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Mike Knowles

BY MIKE KNOWLES

@mikefruitnet

Friday 14th January 2022, 09:51 London

Bama tackles avocado water usage concerns

Retail chain says it works actively to reduce water consumption, and no longer sources fruit from certain regions

Bama tackles avocado water usage concerns

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Norwegian retailer Bama has addressed consumer concerns over the volume of water needed to produce the avocados it sells.

In a news story published on its website, the group said it deliberately avoided sourcing avocados from areas with significant water stress. It also pointed out the relatively low amount of water needed to grow the fruit when compared with meat production.

“Sustainable production and water consumption are important for Bama and for our customers,” it said. “Therefore, we work closely with producers who can take care of production in the best possible way, and implement measures and methods to use as little water as possible.”

According to Bama, it imports around 9,000 tonnes of avocados each year, all from GlobalGAP-certified farms.

These are procured mainly from Peru in the period April to October, and from Chile from September to April.

It also imports smaller volumes from countries including Columbia, Israel, Kenya, Spain, Mexico and South Africa, in order to cover the shoulders of those main seasons.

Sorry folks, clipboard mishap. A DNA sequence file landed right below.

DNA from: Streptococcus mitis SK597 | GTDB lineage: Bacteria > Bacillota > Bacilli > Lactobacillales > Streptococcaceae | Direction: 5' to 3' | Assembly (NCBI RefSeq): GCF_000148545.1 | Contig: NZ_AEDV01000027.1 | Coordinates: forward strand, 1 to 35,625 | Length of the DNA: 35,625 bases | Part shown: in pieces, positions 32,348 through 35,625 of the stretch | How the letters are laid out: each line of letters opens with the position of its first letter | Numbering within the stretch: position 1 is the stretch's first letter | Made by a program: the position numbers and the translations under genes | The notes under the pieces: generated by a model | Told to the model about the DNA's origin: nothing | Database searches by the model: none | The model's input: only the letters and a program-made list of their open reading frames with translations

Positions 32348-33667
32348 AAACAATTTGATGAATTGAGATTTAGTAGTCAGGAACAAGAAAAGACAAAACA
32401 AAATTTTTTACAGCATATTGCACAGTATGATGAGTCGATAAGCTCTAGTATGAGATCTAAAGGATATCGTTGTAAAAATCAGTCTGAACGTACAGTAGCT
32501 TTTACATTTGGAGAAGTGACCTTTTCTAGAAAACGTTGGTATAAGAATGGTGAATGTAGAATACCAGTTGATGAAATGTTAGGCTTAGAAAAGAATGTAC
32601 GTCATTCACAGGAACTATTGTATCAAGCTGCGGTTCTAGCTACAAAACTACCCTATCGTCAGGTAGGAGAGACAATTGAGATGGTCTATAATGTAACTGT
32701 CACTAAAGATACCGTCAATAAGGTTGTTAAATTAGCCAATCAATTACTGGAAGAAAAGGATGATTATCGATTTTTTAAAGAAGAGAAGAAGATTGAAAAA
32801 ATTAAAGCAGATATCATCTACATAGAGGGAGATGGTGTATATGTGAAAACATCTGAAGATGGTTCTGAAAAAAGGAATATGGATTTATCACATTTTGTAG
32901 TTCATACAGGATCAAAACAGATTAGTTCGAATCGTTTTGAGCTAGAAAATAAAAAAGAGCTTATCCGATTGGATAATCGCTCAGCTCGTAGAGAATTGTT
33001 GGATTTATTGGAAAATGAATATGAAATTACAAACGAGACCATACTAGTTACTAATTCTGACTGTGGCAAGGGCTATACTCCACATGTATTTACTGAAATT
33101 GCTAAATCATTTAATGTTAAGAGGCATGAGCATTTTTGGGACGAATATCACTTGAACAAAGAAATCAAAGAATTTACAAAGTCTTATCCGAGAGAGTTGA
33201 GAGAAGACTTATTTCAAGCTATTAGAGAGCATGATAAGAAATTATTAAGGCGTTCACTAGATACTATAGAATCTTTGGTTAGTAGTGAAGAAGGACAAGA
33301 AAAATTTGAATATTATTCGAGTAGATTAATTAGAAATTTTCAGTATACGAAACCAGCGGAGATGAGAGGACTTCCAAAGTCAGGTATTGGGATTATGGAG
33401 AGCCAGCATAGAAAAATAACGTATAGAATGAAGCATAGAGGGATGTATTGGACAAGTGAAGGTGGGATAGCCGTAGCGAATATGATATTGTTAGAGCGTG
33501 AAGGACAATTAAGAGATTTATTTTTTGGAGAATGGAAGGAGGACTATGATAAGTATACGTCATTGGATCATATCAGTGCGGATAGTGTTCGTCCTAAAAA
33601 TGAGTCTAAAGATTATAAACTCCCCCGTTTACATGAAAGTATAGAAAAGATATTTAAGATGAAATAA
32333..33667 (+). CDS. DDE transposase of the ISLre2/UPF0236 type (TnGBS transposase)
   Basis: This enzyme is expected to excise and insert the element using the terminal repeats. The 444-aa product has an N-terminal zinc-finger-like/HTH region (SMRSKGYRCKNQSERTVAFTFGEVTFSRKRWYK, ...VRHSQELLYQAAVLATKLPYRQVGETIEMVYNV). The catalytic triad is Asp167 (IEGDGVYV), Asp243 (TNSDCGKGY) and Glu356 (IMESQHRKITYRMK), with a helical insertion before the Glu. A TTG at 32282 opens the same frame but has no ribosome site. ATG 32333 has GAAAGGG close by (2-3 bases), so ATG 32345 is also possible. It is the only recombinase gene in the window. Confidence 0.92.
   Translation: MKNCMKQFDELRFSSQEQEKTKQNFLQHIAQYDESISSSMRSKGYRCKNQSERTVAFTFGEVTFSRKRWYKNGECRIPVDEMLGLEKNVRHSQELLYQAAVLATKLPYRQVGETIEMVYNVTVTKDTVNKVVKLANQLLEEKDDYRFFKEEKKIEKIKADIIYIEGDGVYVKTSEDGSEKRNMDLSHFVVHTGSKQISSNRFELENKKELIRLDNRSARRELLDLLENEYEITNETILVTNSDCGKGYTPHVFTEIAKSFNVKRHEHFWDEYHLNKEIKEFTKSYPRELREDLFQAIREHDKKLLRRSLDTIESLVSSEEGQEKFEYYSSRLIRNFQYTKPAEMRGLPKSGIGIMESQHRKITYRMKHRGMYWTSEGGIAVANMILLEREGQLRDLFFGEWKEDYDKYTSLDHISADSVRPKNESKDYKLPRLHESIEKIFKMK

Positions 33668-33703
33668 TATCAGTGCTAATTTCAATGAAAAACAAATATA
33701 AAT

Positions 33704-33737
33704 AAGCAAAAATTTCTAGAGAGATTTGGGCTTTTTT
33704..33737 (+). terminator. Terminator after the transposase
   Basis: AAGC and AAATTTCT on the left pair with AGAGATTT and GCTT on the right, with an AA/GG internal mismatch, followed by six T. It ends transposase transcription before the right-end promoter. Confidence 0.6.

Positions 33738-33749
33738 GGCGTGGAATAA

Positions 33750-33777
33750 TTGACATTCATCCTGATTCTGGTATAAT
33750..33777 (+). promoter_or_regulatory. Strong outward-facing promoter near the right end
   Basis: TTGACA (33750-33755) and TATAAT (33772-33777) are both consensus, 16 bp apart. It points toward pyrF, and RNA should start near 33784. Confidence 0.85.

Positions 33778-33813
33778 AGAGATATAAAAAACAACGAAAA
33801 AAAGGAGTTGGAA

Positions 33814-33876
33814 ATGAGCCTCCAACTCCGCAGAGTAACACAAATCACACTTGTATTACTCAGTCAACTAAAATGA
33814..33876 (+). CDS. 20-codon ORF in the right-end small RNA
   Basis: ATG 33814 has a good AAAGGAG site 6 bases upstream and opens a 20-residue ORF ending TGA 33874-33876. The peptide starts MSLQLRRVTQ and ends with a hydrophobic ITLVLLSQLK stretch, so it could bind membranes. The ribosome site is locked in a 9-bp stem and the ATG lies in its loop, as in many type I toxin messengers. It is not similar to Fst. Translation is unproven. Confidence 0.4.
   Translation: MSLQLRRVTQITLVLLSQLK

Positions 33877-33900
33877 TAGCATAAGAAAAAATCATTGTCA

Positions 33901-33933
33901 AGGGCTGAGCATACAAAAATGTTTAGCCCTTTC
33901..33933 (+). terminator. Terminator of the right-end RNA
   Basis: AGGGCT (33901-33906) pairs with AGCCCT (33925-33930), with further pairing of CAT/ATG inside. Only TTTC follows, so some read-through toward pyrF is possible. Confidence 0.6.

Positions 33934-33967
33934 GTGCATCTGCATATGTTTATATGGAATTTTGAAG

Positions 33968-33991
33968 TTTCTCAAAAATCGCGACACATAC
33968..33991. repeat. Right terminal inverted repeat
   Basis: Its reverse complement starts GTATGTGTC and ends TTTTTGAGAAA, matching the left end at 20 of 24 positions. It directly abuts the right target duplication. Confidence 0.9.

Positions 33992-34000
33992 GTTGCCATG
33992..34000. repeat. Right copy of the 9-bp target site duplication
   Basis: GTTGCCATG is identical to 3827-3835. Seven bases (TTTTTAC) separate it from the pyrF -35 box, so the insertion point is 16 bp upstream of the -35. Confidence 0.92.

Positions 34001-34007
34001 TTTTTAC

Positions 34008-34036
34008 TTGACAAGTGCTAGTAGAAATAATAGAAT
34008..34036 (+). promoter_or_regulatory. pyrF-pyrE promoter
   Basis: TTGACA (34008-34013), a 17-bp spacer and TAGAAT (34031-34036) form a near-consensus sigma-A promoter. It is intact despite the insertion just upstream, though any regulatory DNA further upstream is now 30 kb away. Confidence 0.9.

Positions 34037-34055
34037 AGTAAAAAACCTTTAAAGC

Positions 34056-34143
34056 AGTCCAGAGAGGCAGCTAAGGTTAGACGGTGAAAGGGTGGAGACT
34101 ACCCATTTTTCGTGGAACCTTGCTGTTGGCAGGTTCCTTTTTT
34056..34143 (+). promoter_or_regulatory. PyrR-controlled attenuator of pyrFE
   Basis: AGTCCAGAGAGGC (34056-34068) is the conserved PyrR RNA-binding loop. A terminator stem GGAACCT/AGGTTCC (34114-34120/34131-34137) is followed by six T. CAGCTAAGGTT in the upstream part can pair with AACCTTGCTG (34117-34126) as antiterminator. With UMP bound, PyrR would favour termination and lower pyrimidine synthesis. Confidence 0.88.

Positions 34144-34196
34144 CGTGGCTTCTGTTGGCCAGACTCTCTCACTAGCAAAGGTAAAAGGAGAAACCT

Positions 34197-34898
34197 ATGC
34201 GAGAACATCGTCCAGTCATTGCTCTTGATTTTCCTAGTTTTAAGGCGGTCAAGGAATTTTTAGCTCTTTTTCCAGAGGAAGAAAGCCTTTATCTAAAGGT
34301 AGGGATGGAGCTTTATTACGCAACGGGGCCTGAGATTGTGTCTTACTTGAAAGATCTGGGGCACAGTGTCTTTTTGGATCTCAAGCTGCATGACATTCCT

“It takes a lot of water to grow avocados,” the company admitted. “In some areas, people are not blessed with lots of fresh and clean water, as in Norway. We therefore do not buy avocados from the Petorca area in Chile, but from the Aconcagua area further south. There, they use rainwater sources from the Andes.”

Constant challenge

Even in those areas of Chile where its avocados are grown, Bama said, work continues to reduce water consumption with the help of energy- and water- efficient equipment – for example drip irrigation and remote-controlled water sensors.

“The trees are also planted densely, so that they develop smaller leaves and branches that need far less water.”

It even has an agronomist on the ground in South America to keep track of challenges to do with plant health, water consumption, new technology, deforestation, and sustainability.

More broadly, Bama wants people to put avocado production in context. “Did you know that meat production is the biggest drain on agriculture?” it asks at the end of the article.

“It takes almost eight times more water to produce one kilo of beef compared with one kilo of avocado. One of the most important things we can do to reduce our water footprint is to eat less meat.”

In December 2021, Bama received a WorldStar award for its sustainable avocado packaging, Introduced back in 2020, the fibre-based packs can be processed mechanically and were apparently the first of their kind to be used anywhere in the world.

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